Joakim Noah finds out it’s snowing in April (x)

My favorite moment of this year!

(Source: -chicagobulls)


I hate when I hear Black people say they are getting “black” because they are getting darker from the Sun. Technically you’re already Black, you’re just getting darker. Or when they say, “I don’t want to be black, black,” like what the hell are you? Are you not Black already, or do you prefer to be called African American?

Like, help me understand where y’all coming from, or should I even try. Shit sounds dumb to me. Excuse my language because I know I find other words to use here, but that right there really irritates me and it’s being taught to children who are growing up not loving themselves for who they are and who they are going to be for the rest of there life no matter what.


You looked at it… but did you SEE it?


You looked at it… but did you SEE it?



Congrats to the Fred Levy and his Black Dogs Project blog. It’s an effort to correct the fact that black dogs are sadly, routinely passed over for adoption. It’s nothing but photos of black dogs against black backgrounds, it’s beautiful, and it’s about to become a book. It’ll be out in fall of 2015, and its pages will be heavy with ink.

If you yourself have a black dog, by the way, Fred still needs models… 

They even pick lighter dogs over black ones!



The Pruitt-Igoe dilemma. From conception to demolition. 1954-1972. St. Louis Missouri. 

What you have or are currently witnessing is a disturbing look at how the American government has demonized, abused, and unsupported urban public housing. Simply put, many have given public housing a bad reputation over the years, for a plethora of reasons. However, the epic story of one public housing development still confounds and astounds many today. The 33 11-story buildings of Pruitt-Igoe was billed as the solution to the overcrowding and deterioration that plagued inner city St. Louis. Completed in 1954, Pruitt-Igoe came to symbolize the failure of government-sponsored housing and, more broadly, government-sponsorship at large. What happened in Pruitt-Igoe has fueled a mythology repeated in discussions of many urban high-rise projects. Violence, crime, and drugs, so the story goes, plagued the housing project from nearly the beginning as it became a “dumping ground” for the poorest city residents. According to one standard account, it was quickly torn apart by its residents who could not adapt to high-rise city life. Widely circulated images of “Pruitt-Igoe” reveal this legacy. Vandalized hallways. Acres of broken windows. A building imploded. These images of destruction are periodically interrupted by images of a different kind: hopeful images of a massive, newly-built housing complex in the mid-fifties, the scale and grandeur of the buildings reflecting the optimistic spirit out of which Pruitt-Igoe came. The quick, unexamined transition from hope to disillusionment is the standard structure of the Pruitt-Igoe narrative. But there is another Pruitt-Igoe story, another approach. It is a story of a city and its residents. A city in many ways at the forefront of postwar urban decline. In the years of Pruitt-Igoe, St. Louis lost half of its population and most of its prestige in less than a generation.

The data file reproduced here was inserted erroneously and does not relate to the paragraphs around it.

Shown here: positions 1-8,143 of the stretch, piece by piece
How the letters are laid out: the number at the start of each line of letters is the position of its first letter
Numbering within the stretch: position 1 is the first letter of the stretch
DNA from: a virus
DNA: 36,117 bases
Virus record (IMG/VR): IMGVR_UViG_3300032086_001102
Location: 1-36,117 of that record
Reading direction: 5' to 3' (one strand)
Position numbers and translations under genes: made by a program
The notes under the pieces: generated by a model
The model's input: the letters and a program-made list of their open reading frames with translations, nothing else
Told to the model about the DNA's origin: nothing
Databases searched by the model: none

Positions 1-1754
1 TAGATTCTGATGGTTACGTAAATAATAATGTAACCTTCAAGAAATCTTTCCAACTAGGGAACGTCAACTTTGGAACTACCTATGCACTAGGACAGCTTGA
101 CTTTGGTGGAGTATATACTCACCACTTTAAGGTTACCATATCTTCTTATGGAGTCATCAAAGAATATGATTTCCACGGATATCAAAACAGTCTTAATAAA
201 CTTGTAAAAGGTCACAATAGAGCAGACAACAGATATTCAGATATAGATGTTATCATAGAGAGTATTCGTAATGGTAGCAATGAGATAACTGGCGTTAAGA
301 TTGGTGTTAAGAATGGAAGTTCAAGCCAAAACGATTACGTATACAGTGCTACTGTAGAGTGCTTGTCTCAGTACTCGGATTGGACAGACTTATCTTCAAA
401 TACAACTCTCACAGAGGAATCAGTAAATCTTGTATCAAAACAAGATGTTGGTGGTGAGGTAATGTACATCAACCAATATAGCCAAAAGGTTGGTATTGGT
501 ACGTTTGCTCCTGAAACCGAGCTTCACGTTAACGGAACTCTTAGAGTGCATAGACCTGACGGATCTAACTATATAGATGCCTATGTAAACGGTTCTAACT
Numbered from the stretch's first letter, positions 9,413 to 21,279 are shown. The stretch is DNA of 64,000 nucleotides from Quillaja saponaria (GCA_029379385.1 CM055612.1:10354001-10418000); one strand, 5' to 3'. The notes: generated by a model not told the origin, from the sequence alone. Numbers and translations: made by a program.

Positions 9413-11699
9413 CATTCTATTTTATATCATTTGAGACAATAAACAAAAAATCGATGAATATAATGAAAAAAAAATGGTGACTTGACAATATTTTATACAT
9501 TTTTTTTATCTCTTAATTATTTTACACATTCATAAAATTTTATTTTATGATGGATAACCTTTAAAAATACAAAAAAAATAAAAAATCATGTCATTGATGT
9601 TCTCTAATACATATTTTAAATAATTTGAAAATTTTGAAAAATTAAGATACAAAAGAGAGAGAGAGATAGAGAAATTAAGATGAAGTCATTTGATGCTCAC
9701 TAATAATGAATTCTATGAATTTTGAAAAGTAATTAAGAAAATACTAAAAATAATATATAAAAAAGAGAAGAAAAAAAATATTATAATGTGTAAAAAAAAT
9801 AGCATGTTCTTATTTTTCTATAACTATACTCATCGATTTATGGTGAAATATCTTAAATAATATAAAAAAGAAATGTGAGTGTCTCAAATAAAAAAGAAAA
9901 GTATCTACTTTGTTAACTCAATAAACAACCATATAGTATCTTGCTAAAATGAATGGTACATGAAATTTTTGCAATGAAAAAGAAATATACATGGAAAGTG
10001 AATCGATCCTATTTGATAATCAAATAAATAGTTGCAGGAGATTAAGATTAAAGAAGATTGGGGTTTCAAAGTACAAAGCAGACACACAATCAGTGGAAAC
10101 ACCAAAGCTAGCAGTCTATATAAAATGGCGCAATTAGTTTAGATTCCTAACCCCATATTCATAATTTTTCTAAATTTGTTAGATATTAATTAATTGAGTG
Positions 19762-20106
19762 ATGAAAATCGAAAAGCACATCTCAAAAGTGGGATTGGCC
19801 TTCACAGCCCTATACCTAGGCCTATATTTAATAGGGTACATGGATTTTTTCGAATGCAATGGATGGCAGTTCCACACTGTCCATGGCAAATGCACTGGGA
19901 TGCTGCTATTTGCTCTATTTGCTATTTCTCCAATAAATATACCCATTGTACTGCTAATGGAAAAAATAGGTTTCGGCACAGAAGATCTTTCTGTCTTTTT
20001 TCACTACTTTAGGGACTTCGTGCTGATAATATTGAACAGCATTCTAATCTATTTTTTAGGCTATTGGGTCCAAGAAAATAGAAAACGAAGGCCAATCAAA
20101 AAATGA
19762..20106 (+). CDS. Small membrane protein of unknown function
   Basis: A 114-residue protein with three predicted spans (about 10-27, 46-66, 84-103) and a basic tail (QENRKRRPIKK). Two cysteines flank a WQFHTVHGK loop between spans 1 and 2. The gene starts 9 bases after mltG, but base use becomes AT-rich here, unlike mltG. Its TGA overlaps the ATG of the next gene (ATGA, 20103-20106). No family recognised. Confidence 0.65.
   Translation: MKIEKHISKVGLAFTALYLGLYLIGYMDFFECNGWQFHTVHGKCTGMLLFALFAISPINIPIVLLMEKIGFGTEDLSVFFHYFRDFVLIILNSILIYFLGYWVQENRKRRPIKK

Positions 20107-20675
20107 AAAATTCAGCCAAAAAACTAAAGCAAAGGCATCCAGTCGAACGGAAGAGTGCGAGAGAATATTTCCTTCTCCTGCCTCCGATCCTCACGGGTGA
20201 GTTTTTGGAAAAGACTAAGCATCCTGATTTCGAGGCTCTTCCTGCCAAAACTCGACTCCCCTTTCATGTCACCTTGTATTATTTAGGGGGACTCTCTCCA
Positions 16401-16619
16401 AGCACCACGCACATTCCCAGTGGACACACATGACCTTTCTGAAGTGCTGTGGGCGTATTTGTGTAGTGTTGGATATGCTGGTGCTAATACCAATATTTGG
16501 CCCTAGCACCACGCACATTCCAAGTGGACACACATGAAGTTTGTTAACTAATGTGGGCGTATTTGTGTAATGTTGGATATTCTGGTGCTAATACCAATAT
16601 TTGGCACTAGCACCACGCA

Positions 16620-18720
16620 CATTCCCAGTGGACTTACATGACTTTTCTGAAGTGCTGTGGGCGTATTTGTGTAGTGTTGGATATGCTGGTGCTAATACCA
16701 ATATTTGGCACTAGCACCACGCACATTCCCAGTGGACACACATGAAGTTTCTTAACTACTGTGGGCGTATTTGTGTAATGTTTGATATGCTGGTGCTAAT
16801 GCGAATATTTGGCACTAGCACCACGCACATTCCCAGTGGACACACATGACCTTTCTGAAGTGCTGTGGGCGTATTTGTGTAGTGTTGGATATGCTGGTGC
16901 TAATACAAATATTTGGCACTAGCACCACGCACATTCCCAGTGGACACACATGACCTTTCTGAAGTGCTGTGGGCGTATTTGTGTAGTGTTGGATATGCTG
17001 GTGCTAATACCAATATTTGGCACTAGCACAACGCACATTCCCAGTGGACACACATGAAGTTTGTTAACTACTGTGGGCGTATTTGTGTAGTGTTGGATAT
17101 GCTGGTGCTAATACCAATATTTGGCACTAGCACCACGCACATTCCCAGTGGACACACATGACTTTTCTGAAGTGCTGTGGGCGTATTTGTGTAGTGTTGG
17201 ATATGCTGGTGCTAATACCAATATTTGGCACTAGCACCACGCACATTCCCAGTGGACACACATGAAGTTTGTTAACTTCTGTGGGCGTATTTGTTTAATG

This deserves reblogs for a lifetime. Utterly tragic. 

Watched a documentary on this housing development on Netflix. It has commentary from people who lived there until the time it was imploded. At its creation, one side was white’s only, when the African Americans began moving into “their space” of course they packed up and ran similar to situations of cities all around the country. It’s funny how a comparison could be made on a small scale to something on a larger scale. When the white’s move out, the development gains a negative reputation, of course, leading the shortest life of housing I have ever heard of.

(via blackourstory)


I’m such a Miami Heat hater…

That I skipped over the pictures of Mario Chalmers and Dwyane Wade with their children on the Father’s Day posts.

So bad y’all.

So bad y’all.

At least I’m honest.



the job, he does that

Nasty uppercuts.

(Source: real-hiphophead)

He’s so handsome!

He’s so handsome!

(Source: FuckyeahChicagoBulls, via fuckyeahchicagobulls)

“But if you’re listening to “I want to marry you, pussy,” and not realizing that he said that to Aaliyah, who was 14, and making an album he named Age Ain’t Nothing but a Number — I had Aaliyah’s mother cry on my shoulder and say her daughter’s life was ruined, Aaliyah’s life was never the same after that. That’s not an experience you’ve had. I’m not expecting you to feel the same way I do. But you can look at this body of evidence. “You” meaning everybody who cares.”

Music journalist Jim DeRogatis on R Kelly and his pedophile habits

Article is long but eye opening. Damn.

(via mangoestho)

I have such an intense hate for this man

(via witchcraftkitty)

I read this from top to bottom including the documents attached at the end. Also the timeline in this article I have attached has the same information broken down.


(Source: lovetofeel, via blackourstory)


AH! Not the exact language I would use, however, the message is exactly the same.

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